“Arbus reveals the powerful ability of photography to lie, but also it is a testimony of how the lie is not mere betrayal, but a far-reaching human necessity to escape factual reality, the human urge to create and believe in stories, to draw mythical worlds and the inter-subjective life’s alternative narrative.” Imaginary lives, compulsive […]
Corinne on Gloucester Place, 1993 Wolfgang Tillmans has consistently pushed back against whatever perceptions of his work seem most current. The apparition of these faces in the crowd; Petals on a wet, black bough. —Ezra Pound By Russell Ferguson, excerpt from “Faces in the Crowd” Wolfgang Tillmans has consistently pushed back against whatever perceptions of […]
To combine cinematography with photography, Wall took his camera out of the studio along with lights and actors with the intention ofmaking pictures with the look of films from the 1970s that would lend a sharp, documentary style to his pieces. By Graham W. Bell In 1982, Wall took his photography to the street. Combining the aesthetic […]
And If, 1992 enamel on aluminum 52 x 36 in. (135 X 90 cm. First and foremost, Christopher Wool is a painter and when it comes to the discourse on the viability of painting, he shows us that the medium is indeed very much still alive. Excerpt from a Wright Auctions text on […]
Bacon felt very strongly about phraseology. He erased words like ‘very, very’, or ‘well’, and ‘you see’, but added words like ‘accident’ and ‘artificial’.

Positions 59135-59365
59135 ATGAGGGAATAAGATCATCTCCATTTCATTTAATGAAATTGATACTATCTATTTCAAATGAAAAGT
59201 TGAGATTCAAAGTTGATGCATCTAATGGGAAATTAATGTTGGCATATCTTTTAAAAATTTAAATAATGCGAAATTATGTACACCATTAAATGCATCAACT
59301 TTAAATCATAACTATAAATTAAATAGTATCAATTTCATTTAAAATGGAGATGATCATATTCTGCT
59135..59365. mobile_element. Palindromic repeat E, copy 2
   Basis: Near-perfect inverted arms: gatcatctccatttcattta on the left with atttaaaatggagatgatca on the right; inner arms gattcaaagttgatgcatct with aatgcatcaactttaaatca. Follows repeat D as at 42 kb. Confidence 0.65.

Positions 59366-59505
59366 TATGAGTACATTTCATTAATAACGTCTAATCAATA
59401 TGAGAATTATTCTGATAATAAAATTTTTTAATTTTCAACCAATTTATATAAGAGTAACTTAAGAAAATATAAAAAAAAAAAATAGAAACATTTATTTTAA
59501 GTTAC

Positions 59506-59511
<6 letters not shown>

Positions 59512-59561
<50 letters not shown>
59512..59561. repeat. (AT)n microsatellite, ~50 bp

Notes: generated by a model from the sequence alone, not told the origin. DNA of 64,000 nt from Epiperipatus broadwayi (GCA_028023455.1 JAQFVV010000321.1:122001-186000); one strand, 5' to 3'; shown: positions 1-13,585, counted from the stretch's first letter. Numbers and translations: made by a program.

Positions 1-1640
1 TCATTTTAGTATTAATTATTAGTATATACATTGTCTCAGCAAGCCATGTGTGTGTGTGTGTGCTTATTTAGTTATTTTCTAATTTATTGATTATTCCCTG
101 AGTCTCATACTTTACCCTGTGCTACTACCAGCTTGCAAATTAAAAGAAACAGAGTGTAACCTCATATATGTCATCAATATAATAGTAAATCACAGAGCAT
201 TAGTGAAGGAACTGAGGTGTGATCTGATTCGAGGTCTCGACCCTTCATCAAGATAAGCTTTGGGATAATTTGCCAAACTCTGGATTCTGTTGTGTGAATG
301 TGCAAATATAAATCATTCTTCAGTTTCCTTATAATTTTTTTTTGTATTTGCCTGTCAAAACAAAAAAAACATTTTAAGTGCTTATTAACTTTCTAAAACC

from New Coast, And a Fragment of a Woman, (2013) It all happened in a second. With the rumbling of a great sound. On the next day, it was snowing, and people were freezing in cold recalling that scene… By Sunil Shah, ASX, September 2015 The story starts from greeting a woman. Recording #1 23’ […]
Daisuke Yokota’s Subversive Appreciation of Time.
The content may criticize the media or the state or the history of photography, but I would be disappointed if the work were reducible to any one of those things.
I was, part of a youth culture, a movement. And I greatly embraced this liberating music and club life, which was in such stark contrast to the posy-dressy 80s.
The photographer once stated dryly that the centripetal composition of all of his pictures was based on the Confederate Flag.
Today, Richard Prince, still glowing in triumph after his own copyright battle with Patrick Cariou, is simply screen-capturing his own participation on Instagram—brazenly selling inkjet enlargements of other people’s image uploads for $90,000 a pop. What’s more, Prince is adored for it. How to Sue Richard Prince and Win By Nate Harrison, July 10, 2015 My […]
Since Richard Prince first exhibited infringing appropriated photographs, reproduction technologies have thrown established conventions into disarray.